The Port of Seattle Commission meets at noon today, and while there’s no related item on the published agenda (pdf), a birdie tells me that commissioner Courtney Gregoire had been attempting to forge a majority in support of imposing a $15 “total compensation” minimum wage at Sea-Tac Airport and other port properties.
It would mark a dramatic of turn-around for the port, which for years had denied that it has any legal authority to regulate wages at the airport, before embracing the exact opposite legal claim in the immediate wake of the passage of SeaTac’s $15 minimum wage initiative. Last December, King County Superior Court Judge Andrea Darvas upheld most of SeaTac’s minimum wage law, but ruled that state law grants the Port of Seattle exclusive authority over wages on port property. Under this ruling, about 4,700 low-wage employees of contractors, concessionaires, and car rental companies on airport property are currently exempt from SeaTac’s $15 minimum wage ordinance.
Judge Darvas’s ruling is currently being appealed, and Washington State Attorney General Bob Ferguson has filed a very clever amicus brief explaining why the lower court’s interpretation of the law is wrong. Attorneys defending the initiative say they are confident they will win on appeal. But attorneys often claim they are confident. We’ll see.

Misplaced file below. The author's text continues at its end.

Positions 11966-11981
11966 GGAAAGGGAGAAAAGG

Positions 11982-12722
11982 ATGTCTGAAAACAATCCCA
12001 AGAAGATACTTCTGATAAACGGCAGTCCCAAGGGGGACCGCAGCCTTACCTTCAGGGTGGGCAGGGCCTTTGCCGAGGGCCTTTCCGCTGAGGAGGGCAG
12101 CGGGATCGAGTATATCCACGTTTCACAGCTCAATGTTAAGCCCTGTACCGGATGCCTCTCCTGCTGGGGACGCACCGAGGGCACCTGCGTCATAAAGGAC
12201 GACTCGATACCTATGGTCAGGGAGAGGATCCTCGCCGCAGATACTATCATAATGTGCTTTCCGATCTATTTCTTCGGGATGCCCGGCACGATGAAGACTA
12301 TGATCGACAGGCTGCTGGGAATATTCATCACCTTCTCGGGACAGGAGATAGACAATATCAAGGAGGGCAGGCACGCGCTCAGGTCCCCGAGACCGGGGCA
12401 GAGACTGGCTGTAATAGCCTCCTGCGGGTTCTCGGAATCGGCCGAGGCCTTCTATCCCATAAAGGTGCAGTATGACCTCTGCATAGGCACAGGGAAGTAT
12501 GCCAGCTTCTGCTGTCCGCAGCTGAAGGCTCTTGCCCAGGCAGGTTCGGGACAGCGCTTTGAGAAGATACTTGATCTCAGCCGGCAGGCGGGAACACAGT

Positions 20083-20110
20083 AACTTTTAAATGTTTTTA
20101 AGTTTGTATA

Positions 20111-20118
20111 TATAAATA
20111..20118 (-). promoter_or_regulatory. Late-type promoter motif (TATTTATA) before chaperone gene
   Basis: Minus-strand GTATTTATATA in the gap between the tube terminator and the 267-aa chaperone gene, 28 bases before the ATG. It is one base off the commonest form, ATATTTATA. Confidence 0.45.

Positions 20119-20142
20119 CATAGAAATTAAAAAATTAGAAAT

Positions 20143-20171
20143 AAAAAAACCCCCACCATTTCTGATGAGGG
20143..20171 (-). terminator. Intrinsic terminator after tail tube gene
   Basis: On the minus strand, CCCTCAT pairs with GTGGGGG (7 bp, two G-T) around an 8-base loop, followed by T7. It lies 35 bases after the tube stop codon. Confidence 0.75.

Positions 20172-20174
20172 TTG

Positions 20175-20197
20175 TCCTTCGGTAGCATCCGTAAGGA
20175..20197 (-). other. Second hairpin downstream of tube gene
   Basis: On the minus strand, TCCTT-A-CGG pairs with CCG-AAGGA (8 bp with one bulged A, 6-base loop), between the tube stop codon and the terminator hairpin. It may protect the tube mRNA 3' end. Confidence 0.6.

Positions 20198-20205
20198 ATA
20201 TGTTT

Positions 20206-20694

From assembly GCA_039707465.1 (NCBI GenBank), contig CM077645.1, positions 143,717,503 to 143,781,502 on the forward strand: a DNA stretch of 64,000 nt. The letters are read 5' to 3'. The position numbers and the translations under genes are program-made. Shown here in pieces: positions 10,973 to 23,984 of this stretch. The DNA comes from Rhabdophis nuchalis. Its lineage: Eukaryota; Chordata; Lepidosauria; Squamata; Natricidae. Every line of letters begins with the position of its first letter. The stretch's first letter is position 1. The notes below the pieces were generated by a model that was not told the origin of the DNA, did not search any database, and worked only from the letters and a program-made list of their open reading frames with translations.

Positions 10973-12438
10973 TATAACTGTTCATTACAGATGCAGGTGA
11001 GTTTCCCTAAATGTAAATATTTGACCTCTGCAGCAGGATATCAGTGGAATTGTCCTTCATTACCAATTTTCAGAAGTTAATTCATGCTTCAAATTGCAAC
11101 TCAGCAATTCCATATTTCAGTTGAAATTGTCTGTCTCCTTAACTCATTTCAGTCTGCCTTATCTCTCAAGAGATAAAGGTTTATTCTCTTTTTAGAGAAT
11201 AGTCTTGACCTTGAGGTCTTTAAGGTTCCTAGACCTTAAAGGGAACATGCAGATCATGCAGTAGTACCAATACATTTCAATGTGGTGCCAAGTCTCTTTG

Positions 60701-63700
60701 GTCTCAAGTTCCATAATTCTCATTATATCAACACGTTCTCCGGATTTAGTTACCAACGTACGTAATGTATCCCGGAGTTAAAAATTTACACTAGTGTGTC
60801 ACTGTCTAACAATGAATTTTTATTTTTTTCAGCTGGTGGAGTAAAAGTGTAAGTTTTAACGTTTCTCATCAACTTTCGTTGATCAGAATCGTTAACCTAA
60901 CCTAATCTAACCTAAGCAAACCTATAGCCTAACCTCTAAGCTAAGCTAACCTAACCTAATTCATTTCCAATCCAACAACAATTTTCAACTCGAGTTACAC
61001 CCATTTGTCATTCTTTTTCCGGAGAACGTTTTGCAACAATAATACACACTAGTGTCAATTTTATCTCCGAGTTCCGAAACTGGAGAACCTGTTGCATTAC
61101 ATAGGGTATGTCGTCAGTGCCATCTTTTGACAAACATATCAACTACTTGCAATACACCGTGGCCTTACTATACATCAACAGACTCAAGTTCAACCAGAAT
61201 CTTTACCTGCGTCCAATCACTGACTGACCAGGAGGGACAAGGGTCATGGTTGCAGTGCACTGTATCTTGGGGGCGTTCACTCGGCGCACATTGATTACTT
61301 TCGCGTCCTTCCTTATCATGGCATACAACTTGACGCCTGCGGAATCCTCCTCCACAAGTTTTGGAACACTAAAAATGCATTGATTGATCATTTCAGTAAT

If the port commissioners were to pass a minimum wage proposal today, the timing would be curious, coming just two days before the Washington State Supreme Court is to hear oral arguments in the SeaTac case. Could it be a move to reassure elected justices that airport workers won’t be left untouched by the $15 wave sweeping through the region? Does Gregoire, an attorney, sense a weakness in the port’s current legal position? Is it an attempt by port commissioners to get out ahead of an issue that has clearly left them behind? Or is it a policy decision, pure and simple?
Gregoire did not respond to my emails, so I have no idea.
Either way, a $15 total compensation minimum wage is clearly not the victory the SeaTac initiative backers are hoping for. It would be better than nothing, particularly for part-time workers who might ultimately take home $15 an hour in cash. But no doubt such a proposal wouldn’t include the many other workplace protections included in the SeaTac initiative. And of course, a benefit whose cost is deducted from one’s paycheck is no longer a benefit. It’s an expense. So it’s not really $15 an hour.
Still, the fact that commissioners would even consider imposing a $15 minimum wage, in any form, illustrates just how much and how quickly the political landscape has changed.